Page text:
Abu Dhabi, UAEFriday 13 December 2019

Emiratis show off handmade perfumes and fine crafts for Dubai Mall bazaar

About 30 families, some low income, are selling their wares at a five-day exhibition that runs until Saturday

Handcrafted perfume and fine goods are among the Emirati-made items for sale at a special Dubai Mall bazaar this weekend.

The sale is giving UAE citizens - some of them low income families - the opportunity to exhibit and sell their wares to the shopping centre's huge crowds.

Among the 30 families displaying their products this week was Umm Saif. The Emirati, 48, been making perfumes and tailoring clothes since she dropped out of high school in her early teens.

Her husband is a fisherman whose business costs the family more money to maintain then it makes. The couple struggled to make ends meet and support their six children until Umm Saif began making perfumes for her neighbours in the old district of Al Mizhar 1.

Such exhibitions are a boost for her small business, which has translated into a small but solid social media following.

“People started to know me through exhibitions and now I receive orders via WhatsApp and social media,” said Umm Saif.

She set up an Instagram account under the name @Yadooh_3shba, or "granny herb", and has since amassed more than 12,000 followers.

The crafts trade may not be a typical profession for modern Emiratis, but since the Ministry of Community Development began a project to promote them, more than 2,000 Emirati families have registered.

Clothes and accessories by Aversa Design on display at the exhibition in Dubai Mall. Chris Whiteoak / The National
Clothes and accessories by Aversa Design on display at the exhibition in Dubai Mall. Chris Whiteoak / The National

Working with the Ministry of Social Affairs in Kuwait, the project – open to Emirati and Kuwaiti families – gives producers a platform to showcase their wares.

During the busy season, over Ramadan and Eid, Umm Saif makes around Dh15,000 selling her home-made perfume and incense mixes. Her bestseller is a perfume blend called Mkhamareya.

“I mix it and then cover it and keep it stored for two months before bottling it and selling it," she said.

“We do this to make the scent more intense and last longer."

Umm Saif learnt perfume making from her mother in law and began sewing from age 13 after being taught by her mother and aunts.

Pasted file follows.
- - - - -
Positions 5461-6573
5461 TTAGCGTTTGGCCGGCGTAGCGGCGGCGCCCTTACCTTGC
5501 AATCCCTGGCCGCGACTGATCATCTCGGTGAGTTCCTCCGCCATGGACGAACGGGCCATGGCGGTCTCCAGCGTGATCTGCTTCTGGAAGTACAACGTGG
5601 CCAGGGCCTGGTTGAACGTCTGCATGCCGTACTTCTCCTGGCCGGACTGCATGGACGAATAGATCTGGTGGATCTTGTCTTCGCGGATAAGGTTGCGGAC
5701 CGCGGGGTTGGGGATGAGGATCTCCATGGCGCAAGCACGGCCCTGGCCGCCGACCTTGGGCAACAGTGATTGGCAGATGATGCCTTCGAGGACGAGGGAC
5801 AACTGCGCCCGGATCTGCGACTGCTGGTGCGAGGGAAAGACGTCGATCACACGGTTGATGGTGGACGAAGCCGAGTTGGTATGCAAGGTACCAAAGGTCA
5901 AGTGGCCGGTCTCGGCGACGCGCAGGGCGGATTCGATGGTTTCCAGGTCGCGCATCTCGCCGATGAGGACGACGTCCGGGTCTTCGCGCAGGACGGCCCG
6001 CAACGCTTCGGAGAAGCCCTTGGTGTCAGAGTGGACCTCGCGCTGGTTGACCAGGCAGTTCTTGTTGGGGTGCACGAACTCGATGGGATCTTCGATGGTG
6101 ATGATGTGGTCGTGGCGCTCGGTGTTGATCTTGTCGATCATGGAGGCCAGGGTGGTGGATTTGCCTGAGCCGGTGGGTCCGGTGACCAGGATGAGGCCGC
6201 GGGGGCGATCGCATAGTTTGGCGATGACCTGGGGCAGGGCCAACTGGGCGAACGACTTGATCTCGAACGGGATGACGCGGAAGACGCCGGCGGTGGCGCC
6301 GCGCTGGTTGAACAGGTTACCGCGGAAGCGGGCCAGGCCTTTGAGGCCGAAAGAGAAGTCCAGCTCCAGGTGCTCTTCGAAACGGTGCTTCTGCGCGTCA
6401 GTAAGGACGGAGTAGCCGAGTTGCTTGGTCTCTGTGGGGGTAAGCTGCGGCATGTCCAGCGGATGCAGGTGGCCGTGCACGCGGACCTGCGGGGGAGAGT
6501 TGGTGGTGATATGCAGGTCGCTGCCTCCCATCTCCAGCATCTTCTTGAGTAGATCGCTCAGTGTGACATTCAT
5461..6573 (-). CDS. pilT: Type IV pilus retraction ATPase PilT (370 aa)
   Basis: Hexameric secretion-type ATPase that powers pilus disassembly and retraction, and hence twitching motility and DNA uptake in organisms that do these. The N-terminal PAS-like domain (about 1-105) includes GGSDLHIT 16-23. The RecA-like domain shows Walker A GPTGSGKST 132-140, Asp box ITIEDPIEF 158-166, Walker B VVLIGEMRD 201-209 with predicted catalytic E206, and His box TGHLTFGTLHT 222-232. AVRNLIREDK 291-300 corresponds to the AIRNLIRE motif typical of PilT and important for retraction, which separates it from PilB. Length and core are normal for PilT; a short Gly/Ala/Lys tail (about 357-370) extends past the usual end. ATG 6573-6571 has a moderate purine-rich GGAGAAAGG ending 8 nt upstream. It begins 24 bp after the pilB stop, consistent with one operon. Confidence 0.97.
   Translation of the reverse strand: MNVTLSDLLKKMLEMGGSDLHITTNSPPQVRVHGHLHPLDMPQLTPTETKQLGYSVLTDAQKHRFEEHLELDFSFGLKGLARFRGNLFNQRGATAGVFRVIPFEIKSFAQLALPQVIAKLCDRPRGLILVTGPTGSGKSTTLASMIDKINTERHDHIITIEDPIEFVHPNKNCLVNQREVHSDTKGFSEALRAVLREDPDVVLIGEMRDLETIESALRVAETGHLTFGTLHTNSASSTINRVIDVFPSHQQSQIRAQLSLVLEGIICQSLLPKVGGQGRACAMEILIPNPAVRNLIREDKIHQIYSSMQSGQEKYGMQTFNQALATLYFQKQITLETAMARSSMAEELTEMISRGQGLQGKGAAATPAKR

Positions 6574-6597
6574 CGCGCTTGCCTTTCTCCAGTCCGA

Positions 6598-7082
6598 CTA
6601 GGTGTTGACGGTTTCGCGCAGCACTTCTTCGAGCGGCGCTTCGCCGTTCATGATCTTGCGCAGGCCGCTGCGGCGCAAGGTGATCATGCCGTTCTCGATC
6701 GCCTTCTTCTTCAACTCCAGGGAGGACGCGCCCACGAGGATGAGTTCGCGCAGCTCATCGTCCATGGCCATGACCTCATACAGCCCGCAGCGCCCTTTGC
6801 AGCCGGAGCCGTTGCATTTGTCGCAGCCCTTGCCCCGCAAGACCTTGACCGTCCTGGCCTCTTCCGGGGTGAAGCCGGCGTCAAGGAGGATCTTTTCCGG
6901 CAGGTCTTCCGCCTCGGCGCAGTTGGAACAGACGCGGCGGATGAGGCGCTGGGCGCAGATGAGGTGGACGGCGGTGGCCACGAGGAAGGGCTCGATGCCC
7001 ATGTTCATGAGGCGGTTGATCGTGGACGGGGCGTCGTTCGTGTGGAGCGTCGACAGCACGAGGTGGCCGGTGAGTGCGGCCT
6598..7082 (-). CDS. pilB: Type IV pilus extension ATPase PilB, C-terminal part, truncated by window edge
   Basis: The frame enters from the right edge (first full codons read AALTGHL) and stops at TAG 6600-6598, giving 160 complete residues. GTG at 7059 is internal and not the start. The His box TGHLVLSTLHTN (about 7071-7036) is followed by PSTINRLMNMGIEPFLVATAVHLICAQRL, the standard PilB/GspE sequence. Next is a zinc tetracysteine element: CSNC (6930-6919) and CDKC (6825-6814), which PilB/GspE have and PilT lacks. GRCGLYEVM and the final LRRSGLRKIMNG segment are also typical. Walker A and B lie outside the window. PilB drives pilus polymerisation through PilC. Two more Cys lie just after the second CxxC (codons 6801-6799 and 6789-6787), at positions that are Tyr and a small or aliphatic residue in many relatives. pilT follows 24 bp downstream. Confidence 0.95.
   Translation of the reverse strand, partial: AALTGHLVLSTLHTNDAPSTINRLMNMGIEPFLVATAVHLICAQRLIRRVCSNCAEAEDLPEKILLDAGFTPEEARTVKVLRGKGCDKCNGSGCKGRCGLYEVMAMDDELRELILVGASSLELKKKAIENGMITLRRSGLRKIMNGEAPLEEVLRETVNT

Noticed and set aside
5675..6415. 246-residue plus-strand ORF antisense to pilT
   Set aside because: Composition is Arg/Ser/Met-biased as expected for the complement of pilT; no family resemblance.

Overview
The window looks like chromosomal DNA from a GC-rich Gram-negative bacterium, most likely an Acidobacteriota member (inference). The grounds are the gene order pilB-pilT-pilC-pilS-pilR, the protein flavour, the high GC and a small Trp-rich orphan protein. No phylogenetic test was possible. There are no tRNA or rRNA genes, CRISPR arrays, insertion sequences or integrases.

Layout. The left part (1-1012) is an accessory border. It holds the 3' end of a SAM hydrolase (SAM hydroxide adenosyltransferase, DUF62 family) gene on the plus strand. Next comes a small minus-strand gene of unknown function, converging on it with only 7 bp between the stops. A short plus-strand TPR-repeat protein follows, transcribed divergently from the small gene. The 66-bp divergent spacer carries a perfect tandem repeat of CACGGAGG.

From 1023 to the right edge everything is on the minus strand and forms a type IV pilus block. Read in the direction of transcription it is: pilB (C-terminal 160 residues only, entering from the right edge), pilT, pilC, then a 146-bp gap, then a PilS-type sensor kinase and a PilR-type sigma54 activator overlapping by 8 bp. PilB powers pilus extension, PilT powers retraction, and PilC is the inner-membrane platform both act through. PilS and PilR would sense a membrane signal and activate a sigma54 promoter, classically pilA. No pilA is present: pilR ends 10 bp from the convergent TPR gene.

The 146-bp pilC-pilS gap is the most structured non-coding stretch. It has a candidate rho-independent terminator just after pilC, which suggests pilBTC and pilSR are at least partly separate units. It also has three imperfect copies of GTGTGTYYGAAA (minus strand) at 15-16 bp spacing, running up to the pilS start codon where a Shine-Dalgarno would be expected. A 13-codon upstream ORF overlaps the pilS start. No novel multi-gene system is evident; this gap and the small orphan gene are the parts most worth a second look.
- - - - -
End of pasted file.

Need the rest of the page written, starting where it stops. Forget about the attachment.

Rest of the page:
The Emirati-Kuwaiti joint exhibition in Dubai opened on Monday. It is the second one held this year, with the first organised in Kuwait in January.

But the exhibitions are not just for handicrafts. The Ali family this week presented a mobile app that was born from the frustration of a son who tired of being sent to fetch butchered meat for his mother.

Fed up with the hassle of going to a slaughterhouse, Ahmad Ali, 20, designed an app to allow people to place an order for goat, sheep or camel meat and have it delivered to their home.

Sulaiman Aldhanhani smells a perfume from Dkhoun, one of the family businesses exhibiting in Dubai this week. Chris Whiteoak / The National
Sulaiman Aldhanhani smells a perfume from Dkhoun, one of the family businesses exhibiting in Dubai this week. Chris Whiteoak / The National

The app, named Zabeehaty – or "my slaughter" – is available for download on Apple and Android phones.

Users can choose the type of meat they want, where it comes from and how they want it cut.

“If they live in Abu Dhabi, they can make the order three hours prior to delivery time,” said Mr Ali.

“And if they live in Dubai and the Northern Emirates they should make the order one day ahead.

“We deliver everywhere; whether it is a banquet at home, a gathering in a farm or a camp in the desert.”

The Emirati guarantees customers will always receive their meat as they requested it because his family’s livestock company provides it.

“Our main source of income is from the livestock company and this app has made people order more.

“People always search for the easiest option.”

To prevent waste, his sister has begun making chairs from the fur of the slaughtered livestock. She sells the furniture on Instagram @farwh.ae.

Customers peruse a stall where hand painted plates are sold. Chris Whiteoak / The National
Customers peruse a stall where hand painted plates are sold. Chris Whiteoak / The National

Fatima Kaseb, another Emirati exhibitor, fell into making handicrafts after searching for a job that would not bind her to an office all day.

Her husband, who works for the military, if often away and she wanted to work on something that would still allow her to be at home with her children.

“So I decided to come up with my own profession,” said the IT graduate.

Ms Kaseb, 34, began designing tea and coffee pots and cups decorated with crystals and stones.

“They are good for daily use. People might think they are only for decoration when they see all the crystals but they are quite sturdy and completely usable,” she said.

Thanks to the power of social media, Ms Kaseb’s business is booming across the region and has begun delivering orders across neighbouring countries.

“My best supporter was the Bahraini actress Zainab Al Askari.”

Ms Kaseb said she simply messaged Al Askari on Snapchat and offered to send her a sample of her products.

“And she immediately volunteered to showcase them through her account without asking for any charges.

“In general, she is a supporter for local businesses.”

Updated: July 18, 2019 03:54 PM

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